Last time, I discussed some of the things you may want to keep in mind when hiring a harpist for outdoor events, but what about if your event is indoors?
If you are indoors, you obviously don’t have to worry about the weather, but there are a few things that you may want to keep in mind as you make arrangements for your harpist.
Many indoor venues are handicap accessible, but sometimes there are historic buildings or barns that are not. A harpist would love to know how many stairs he or she may have to take the harp up or down. If necessary, an assistant or spotter may be requested by the harpist in order to get the harp to the desired location. A harp up into the balcony of an old church is beautiful and dramatic, but very difficult to get up there!
While the harp is a relatively loud acoustic instrument, a room packed with milling people and conversations may be drown it out. In this case, it may be necessary to ask your harpist if he or she provides amplification. Many harpists have a portable amplifier that they can use to boost their sound. Some harpists use microphones, some have pick-ups installed on the inside of the instrument.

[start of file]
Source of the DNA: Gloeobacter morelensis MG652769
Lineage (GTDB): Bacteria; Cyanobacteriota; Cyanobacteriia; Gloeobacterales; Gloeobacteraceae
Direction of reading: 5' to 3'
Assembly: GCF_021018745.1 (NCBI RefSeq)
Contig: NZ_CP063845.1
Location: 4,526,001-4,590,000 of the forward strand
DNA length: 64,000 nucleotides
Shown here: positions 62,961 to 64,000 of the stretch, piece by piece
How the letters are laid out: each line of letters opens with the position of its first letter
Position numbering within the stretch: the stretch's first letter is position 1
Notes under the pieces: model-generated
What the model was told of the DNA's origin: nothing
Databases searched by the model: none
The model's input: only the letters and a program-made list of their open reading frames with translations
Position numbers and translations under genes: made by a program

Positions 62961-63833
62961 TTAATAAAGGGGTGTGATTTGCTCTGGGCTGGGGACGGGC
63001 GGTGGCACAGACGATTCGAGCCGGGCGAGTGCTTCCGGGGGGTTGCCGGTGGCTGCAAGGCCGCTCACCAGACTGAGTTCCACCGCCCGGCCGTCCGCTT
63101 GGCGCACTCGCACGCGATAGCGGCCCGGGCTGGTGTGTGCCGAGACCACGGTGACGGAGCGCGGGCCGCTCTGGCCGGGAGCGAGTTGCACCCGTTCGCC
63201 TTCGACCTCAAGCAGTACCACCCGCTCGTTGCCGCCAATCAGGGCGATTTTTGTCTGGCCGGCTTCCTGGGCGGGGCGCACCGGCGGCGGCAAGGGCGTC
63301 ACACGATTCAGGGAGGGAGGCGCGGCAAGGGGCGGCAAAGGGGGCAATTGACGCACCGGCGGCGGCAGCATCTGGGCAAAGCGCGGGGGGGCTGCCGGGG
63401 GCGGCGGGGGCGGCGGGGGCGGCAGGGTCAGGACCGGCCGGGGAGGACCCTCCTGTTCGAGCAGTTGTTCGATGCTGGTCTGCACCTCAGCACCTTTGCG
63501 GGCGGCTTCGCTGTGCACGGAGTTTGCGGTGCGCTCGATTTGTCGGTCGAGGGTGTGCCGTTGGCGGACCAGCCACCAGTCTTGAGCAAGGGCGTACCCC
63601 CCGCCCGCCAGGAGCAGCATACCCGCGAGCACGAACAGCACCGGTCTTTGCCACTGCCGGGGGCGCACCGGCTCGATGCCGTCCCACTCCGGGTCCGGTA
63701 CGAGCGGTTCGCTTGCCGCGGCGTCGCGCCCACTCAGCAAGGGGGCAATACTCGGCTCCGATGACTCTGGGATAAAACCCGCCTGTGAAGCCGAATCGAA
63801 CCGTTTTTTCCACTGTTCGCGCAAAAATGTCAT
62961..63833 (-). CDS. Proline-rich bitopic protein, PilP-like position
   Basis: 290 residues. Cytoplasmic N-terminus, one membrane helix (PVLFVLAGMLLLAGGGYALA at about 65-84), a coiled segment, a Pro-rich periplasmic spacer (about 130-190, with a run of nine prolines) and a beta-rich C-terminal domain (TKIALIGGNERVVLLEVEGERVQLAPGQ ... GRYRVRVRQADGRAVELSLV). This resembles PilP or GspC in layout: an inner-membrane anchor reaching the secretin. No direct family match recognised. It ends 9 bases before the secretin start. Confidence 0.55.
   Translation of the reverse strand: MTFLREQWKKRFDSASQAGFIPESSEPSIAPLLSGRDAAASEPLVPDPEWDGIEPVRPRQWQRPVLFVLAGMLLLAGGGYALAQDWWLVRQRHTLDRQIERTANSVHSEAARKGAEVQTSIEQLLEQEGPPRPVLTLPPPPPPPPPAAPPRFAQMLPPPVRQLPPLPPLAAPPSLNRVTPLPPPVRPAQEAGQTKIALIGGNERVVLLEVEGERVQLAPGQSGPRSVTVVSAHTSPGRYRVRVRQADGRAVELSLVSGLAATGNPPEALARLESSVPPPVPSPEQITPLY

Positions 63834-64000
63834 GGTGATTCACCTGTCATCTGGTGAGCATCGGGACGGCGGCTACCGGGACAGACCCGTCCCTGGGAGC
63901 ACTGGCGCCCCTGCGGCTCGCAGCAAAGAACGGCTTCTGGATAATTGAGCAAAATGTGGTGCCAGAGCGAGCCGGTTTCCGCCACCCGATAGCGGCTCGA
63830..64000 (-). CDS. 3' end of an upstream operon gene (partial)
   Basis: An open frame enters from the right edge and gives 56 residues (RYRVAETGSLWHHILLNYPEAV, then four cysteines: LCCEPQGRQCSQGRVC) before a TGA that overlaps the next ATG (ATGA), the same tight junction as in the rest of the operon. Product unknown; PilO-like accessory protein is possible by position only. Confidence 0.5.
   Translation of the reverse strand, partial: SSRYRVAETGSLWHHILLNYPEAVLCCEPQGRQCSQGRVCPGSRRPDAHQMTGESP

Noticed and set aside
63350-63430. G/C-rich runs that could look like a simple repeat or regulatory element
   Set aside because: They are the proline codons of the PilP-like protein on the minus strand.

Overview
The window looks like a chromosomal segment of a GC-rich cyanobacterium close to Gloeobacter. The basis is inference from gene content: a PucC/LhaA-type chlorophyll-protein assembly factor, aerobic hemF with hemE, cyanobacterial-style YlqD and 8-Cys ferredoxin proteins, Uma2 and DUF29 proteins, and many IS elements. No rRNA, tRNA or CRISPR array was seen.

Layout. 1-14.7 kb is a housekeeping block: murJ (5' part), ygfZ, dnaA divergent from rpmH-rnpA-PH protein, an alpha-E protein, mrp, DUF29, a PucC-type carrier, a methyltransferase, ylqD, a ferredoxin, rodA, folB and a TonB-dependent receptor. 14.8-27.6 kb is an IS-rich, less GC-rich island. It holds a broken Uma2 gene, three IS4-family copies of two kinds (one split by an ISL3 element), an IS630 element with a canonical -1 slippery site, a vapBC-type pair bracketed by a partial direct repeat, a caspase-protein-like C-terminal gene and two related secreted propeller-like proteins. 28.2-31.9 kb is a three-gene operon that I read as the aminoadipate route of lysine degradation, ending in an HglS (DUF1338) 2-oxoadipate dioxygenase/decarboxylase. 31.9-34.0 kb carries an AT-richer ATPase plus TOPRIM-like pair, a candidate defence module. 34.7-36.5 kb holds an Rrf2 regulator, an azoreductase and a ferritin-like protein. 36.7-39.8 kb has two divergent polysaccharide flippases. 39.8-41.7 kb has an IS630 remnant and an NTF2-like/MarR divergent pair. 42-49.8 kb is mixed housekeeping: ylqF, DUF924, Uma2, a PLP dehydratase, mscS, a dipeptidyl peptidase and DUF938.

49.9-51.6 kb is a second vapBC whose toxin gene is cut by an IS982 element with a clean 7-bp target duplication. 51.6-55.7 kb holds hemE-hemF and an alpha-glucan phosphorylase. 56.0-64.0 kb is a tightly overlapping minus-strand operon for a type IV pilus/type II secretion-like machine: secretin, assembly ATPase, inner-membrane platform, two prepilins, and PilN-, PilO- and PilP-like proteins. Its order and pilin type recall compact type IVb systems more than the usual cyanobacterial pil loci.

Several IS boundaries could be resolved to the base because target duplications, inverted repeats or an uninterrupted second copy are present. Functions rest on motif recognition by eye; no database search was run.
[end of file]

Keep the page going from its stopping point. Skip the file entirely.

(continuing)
If using house sound, keep in mind that an experienced sound technician may be needed to make the harp sound its best. As the instrument is so tall, where the microphone is placed may pick up only bass or only treble. The microphone also has to be placed as the harp is tipped back into playing position, which can be more than a foot from where the harp rests on the ground.
Lighting is a consideration for the harp more than many other instruments. If you are wanting a dark room with very little or specific colored lighting, this is something you may need to discuss with your harpist. Besides the obvious issue of seeing the music (if your harpist uses sheet music), most harpists need to be able to see their strings to know what note they are playing. Harps have red, white and black or blue strings to indicate what note they are in the scale. If it is too dark for a harpist to see the strings, he or she may have difficulty playing accurately. Many harpists have stand lights with small LED to light their music and the strings. Some lever harp players have a string of lights that illuminate the area under the entire neck of the harp for a very dramatic effect!
Along the same thought is rug patterns. Sometimes busy rug patterns, particularly those with the colors red and black, can cause the strings to get “lost” as the harpist looks through the strings at the floor. This can be avoided by putting down some solid fabric or a rug. Many harpist will have one of these if they have a tendency to lose their stings easily, so don’t be surprised if you find a rug next to your harpist. They just want to give you the best performance they can!